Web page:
We’ve been planting it for a number of years. More than I care to remember. At one stage it was very disheartening. Nobody wanted it; it was just a weedy plant. All of a sudden, people dropped out and the rhubarb price went up. Now only Trevor Bridges and me, and there might be one more that is growing rhubarb for the whole of New Zealand commercially. Now the silliest thing is, Japan wants rhubarb. England wants rhubarb. Everybody wants it and can’t get enough of it.
In September and October 2007 the Gocks exported their rhubarb by air-freight to England in their polystyrene boxes weighing only half a kilogram and costing less to send than the wooden or cardboard boxes. Joe says:
At that particular time of the year, England don’t have any rhubarb. The importer from England wants some more. There is a big supermarket that sells it over there. He’s specified polystyrene boxes. When he got them there he said ‘Oohhhh, it’s just like garden fresh. It’s in perfect condition!’
The Gocks had several more requests from the export market, one for frozen rhubarb by the ton and another from America for the finished product: rhubarb pie. ‘But’, says Fay, ‘Fresh Direct has taken a lot of the work out of it. They get our rhubarb, they chop it all up and sell it all tidied and sell it by the tub. It’s expensive, but who worries. The housewives buy it by the tub $3.11 or round about.’
And to their surprise in England the importer wanted to get hold of the roots. But Fay was adamant, ‘I said no. I’m not parting with my roots. I will sell you all my rhubarb but I wouldn’t sell you a root.’
Growing in 2007
A visit to Joe and Fay Gock’s market garden in 2007 showed they had reduced the amount of land they cropped to 90 acres with 50 acres leased to a European grower of mesculun. The fact that they were still actively involved in gardening in spite of being in their eighties was impressive. The writer describes the visit:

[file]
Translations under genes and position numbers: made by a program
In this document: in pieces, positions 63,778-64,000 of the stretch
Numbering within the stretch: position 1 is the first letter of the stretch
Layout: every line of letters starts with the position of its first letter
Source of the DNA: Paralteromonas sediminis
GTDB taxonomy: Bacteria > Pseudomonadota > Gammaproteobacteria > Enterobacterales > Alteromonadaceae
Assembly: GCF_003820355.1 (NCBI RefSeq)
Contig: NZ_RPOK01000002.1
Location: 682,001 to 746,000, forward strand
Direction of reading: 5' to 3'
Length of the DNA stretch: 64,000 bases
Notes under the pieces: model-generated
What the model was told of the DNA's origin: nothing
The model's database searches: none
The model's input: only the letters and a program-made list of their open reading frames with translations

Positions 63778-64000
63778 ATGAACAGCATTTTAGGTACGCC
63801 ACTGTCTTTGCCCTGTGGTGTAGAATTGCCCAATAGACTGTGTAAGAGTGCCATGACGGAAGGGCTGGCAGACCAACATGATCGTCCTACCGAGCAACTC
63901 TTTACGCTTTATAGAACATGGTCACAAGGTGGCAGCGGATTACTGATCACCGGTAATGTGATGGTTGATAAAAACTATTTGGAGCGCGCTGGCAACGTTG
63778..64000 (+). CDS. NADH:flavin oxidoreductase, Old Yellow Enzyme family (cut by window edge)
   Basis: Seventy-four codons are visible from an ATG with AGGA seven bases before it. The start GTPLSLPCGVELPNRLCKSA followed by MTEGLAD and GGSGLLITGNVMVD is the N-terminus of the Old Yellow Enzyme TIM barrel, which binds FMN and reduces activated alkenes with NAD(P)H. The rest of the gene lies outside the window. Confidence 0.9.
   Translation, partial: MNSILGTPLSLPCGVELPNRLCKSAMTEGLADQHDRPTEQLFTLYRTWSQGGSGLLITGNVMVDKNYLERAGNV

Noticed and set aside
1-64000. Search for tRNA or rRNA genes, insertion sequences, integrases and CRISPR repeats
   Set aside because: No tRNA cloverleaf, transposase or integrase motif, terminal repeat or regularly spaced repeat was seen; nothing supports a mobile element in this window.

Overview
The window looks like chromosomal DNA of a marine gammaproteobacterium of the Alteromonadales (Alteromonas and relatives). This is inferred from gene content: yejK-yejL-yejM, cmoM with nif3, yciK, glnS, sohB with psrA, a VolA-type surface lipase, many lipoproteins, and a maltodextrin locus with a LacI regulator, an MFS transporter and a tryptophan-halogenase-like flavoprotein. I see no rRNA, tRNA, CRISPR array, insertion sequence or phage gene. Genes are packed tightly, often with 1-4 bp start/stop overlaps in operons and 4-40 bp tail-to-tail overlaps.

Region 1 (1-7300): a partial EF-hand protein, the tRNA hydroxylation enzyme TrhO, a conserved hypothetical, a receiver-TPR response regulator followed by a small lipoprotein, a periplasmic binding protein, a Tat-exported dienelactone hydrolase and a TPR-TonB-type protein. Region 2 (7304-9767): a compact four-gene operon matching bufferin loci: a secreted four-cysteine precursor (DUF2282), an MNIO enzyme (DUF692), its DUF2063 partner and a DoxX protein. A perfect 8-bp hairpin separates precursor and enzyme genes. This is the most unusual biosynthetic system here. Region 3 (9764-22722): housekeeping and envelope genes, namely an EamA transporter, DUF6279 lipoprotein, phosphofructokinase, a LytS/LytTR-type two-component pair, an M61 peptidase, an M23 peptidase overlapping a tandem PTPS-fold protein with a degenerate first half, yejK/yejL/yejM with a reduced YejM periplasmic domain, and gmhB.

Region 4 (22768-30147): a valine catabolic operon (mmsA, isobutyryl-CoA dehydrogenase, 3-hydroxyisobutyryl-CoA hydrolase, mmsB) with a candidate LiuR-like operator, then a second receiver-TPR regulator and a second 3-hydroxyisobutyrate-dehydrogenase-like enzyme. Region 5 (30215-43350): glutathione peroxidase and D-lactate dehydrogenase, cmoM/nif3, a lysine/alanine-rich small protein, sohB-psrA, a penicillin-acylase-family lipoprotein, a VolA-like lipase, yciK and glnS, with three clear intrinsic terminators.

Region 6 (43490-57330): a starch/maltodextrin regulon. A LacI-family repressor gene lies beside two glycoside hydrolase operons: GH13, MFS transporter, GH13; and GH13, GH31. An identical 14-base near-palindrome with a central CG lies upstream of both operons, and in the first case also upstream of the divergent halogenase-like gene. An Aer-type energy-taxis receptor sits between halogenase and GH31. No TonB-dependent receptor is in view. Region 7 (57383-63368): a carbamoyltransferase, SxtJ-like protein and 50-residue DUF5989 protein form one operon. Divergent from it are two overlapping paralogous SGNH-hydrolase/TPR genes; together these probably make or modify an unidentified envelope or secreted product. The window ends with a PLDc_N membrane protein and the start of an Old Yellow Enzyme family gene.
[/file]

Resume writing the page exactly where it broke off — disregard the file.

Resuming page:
Fay drove us around the 140 acre property and pointed out the various crops in progress: 20 acres of broccoli and cauliflower planted -‘but not the hybrid type!’ says Fay. 30,000 red and green capsicums near ready for picking; 10 acres of dwarf beans; 10 acres of golden kumara ready for digging; and the 10 acres of Cos lettuce at various stages of growth. Fay showed us the 6 acres of rhubarb and a patch of taro leaves16 by the dried up creek. They had five employees and Joe was on his tractor weeding.
Of the golden kumara Fay says that they only grew about ten acres for family, friends and a local processor ‘Prepare Produce’- an Air New Zealand catering company. They would like to keep the strain going but disappointingly for them there is no one commercially who wants to grow this strain of golden kumara -the Louisiana Gold kumara- which they think is superior in taste.
Joe and Fay Gock -Innovative Market Gardeners 2016
In 2016 the property is now one of the last remaining blocks of market gardening land in Mangere. Joe and Fay are still growing acres of cauliflower, cos lettuce, capsicums, rhubarb and Owairaka Red kumara as well as Louisiana Gold. The soil remains very fertile and very productive. In recent years he has shown many interested groups around the garden including a group from America. ‘The kumara still grow to a large size,’ said Joe. ‘People could hardly believe they grow so big so the editor of Grower magazine who was visiting in 2009 gave me a certificate to prove it!’
Their three daughters Jayne, Virginia and Raewyn lead their own lives do not wish to take up market gardening. It is hard to say what will become of the garden. But Joe and Fay are very positive. They would like to hand their garden down to someone who is interested in growing. But Fay says philosophically, ‘what shall be, shall be’.
Both in their 80s Joes feel very ‘blessed’ to have been a market gardener:
‘No matter what you do, if you treat human beings or plants with tender loving care... the plants will grow better’.
‘Sum Seng See Sing 心想事成- whatever you dream can become your reality.’